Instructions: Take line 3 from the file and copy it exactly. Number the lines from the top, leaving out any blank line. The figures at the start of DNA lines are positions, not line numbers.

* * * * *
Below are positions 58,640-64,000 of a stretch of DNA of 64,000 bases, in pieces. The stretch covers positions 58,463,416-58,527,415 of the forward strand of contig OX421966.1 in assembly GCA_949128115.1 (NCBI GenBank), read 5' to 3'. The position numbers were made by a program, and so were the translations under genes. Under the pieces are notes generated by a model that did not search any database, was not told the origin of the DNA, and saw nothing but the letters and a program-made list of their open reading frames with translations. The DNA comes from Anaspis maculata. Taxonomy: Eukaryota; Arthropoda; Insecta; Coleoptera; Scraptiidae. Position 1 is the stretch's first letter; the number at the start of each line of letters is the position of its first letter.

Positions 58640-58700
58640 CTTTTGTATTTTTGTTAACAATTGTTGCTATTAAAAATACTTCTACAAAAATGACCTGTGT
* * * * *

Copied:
58640 CTTTTGTATTTTTGTTAACAATTGTTGCTATTAAAAATACTTCTACAAAAATGACCTGTGT